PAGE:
I was browsing the orange site yesterday and, as happens from time to time, the Jeff Atwood GitHub repo for “BASIC Computer Games” came up as a topic:
In this repo, they take the classic 1973 book “101 BASIC Computer Games”, or “BASIC Computer Games” as it was later called, and rewrite those games in different computer languages. Given the relative simplicity of these games, the accessibility of BASIC as a language to define the requirements, and the challenge offered by Jeff Atwood in this repo… it struck me as a fairly interesting and unique way for someone starting with Elixir to get a problem to solve with just a touch more meat than a “hello world” or an overly prescriptive, hand holding tutorial. Also I noticed that nobody had yet contributed any Elixir, Erlang, or Other BEAM language (OK, I didn’t search exhaustively, but I didn’t see any where I looked) versions to the repo; seemed like a low-effort way to get a little more Elixir exposure in the broader world.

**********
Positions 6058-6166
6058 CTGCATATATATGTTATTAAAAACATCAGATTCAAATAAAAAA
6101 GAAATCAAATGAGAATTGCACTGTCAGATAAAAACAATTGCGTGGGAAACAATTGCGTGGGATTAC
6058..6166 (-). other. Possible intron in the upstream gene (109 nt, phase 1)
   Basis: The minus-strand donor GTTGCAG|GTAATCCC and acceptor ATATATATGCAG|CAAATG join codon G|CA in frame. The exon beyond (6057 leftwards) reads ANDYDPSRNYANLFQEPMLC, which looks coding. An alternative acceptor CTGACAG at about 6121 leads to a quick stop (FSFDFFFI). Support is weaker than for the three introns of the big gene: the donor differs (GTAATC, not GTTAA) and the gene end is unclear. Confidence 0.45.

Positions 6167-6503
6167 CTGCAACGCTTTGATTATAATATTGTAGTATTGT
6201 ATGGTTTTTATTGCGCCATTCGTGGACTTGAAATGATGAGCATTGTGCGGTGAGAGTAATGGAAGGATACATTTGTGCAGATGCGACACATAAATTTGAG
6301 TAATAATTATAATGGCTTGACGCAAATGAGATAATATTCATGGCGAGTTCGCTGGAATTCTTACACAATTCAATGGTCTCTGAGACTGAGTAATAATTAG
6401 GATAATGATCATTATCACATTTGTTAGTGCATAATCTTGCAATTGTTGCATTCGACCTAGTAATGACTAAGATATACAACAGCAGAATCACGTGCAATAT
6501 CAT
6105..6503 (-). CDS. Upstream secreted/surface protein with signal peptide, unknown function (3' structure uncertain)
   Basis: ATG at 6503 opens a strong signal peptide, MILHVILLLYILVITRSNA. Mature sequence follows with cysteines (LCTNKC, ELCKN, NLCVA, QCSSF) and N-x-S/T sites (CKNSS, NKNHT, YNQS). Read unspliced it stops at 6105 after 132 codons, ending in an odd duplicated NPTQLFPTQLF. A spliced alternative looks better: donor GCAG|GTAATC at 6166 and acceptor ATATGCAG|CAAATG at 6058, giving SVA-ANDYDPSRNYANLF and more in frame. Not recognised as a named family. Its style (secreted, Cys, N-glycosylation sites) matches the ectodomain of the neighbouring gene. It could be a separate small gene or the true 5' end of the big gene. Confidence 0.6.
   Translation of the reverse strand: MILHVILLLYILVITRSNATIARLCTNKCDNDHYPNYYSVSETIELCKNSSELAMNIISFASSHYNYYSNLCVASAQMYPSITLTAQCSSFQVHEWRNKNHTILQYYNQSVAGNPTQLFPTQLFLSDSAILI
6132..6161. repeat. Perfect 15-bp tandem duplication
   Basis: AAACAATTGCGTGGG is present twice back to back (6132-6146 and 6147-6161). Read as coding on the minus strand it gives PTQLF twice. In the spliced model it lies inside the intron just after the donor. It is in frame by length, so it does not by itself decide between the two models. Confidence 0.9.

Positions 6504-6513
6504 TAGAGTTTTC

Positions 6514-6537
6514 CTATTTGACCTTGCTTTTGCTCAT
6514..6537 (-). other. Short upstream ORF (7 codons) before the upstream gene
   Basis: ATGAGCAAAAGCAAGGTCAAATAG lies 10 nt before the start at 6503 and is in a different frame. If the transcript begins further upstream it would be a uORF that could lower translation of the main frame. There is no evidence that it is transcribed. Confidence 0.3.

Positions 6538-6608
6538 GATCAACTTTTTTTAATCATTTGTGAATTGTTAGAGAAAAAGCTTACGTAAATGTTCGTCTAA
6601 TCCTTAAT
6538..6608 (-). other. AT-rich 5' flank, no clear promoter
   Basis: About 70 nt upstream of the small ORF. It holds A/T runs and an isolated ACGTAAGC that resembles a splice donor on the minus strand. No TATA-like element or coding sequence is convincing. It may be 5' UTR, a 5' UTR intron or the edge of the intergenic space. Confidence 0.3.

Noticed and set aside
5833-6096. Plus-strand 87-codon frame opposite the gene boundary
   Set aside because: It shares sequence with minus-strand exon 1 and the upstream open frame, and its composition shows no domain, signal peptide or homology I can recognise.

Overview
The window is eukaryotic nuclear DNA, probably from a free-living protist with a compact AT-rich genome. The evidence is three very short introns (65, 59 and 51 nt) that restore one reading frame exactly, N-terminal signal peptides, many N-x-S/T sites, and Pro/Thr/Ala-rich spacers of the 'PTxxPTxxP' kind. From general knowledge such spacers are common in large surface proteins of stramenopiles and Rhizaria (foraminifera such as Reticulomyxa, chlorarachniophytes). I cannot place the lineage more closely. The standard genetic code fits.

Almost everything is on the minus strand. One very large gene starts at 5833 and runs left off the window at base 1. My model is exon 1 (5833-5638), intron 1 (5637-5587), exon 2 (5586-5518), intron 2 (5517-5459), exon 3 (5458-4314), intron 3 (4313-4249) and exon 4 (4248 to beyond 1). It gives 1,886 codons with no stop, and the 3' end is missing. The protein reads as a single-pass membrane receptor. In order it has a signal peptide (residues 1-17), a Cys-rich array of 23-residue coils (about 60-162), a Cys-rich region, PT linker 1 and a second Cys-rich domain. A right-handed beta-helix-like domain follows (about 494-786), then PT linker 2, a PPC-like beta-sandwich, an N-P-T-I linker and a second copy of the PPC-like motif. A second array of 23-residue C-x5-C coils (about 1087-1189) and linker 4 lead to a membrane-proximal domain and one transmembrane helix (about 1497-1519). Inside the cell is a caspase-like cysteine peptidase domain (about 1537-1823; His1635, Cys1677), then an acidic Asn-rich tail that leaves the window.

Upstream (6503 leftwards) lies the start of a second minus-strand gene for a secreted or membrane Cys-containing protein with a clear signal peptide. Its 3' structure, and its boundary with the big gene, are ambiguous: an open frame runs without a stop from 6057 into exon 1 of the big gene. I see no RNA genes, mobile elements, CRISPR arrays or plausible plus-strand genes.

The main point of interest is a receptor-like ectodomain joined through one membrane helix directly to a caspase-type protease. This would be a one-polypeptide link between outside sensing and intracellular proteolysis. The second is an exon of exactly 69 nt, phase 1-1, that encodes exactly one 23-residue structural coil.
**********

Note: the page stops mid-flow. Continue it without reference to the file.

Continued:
Finally, a note about the book, “BASIC Computer Games (Book)”. As I mentioned, it originally published in 1973 and it’s just a collection of 101 games written in the BASIC computer language as collected by David H. Ahl, specifically the flavor of BASIC that shipped with the old DEC minicomputers… think PDP-11. Later editions targeted microcomputer BASICs. The second version of the book was the first computer book to sell over one million copies. For me personally, the book was a substantial part of my introduction to programming… entering the games into my VIC-20 & C-64 and having to convert from the BASIC of the book to the BASIC of my computers… without the internet for help… built in me an understanding of the basics of computing, troubleshooting, and using documentation which I use to this day. I will often continue to use programs from this book as early learning projects when starting a new computer language.
Anyway… just a thought… adopt or ignore at your leisure!